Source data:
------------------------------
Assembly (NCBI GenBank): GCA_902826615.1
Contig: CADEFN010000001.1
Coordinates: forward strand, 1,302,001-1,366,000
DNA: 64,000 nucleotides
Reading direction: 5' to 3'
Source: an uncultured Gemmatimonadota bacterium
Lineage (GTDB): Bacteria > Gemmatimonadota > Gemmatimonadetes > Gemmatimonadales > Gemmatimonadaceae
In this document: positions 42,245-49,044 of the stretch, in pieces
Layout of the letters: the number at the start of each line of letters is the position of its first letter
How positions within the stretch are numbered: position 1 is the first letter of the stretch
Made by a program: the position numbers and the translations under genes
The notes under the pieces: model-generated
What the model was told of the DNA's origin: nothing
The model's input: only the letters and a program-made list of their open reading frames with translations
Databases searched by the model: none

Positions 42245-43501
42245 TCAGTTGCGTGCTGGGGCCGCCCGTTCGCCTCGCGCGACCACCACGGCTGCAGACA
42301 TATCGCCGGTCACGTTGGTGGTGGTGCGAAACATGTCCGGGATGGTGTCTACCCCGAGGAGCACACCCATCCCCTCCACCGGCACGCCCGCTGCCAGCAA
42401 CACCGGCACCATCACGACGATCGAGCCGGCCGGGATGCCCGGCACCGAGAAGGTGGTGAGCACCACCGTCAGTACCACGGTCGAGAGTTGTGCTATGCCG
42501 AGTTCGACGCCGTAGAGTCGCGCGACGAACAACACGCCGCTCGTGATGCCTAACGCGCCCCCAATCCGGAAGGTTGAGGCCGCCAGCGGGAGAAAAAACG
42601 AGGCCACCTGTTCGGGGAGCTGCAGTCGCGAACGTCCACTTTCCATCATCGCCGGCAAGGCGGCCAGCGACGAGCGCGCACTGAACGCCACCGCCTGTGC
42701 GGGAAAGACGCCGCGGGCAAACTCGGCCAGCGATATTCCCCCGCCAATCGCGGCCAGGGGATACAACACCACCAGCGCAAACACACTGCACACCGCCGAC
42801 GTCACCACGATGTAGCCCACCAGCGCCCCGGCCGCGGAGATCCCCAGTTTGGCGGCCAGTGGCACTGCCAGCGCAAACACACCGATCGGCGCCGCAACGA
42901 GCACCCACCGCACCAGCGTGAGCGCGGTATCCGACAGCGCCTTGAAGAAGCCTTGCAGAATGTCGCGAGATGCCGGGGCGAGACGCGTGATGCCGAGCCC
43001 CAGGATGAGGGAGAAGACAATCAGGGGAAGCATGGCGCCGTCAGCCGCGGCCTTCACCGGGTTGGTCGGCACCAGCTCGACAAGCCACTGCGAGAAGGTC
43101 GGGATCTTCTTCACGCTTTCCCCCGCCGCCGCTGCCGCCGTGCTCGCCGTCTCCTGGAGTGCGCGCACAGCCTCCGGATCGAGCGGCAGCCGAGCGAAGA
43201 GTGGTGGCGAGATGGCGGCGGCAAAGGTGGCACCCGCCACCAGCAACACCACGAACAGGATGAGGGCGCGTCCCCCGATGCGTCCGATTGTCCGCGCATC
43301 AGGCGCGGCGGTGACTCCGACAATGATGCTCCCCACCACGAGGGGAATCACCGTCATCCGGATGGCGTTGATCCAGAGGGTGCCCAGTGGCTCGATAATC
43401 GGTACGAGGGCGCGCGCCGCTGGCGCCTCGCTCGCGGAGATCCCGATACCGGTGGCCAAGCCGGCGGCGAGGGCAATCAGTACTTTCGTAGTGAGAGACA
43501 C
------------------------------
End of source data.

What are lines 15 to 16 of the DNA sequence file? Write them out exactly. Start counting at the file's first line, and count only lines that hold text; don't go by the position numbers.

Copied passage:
Databases searched by the model: none

Positions 42245-43501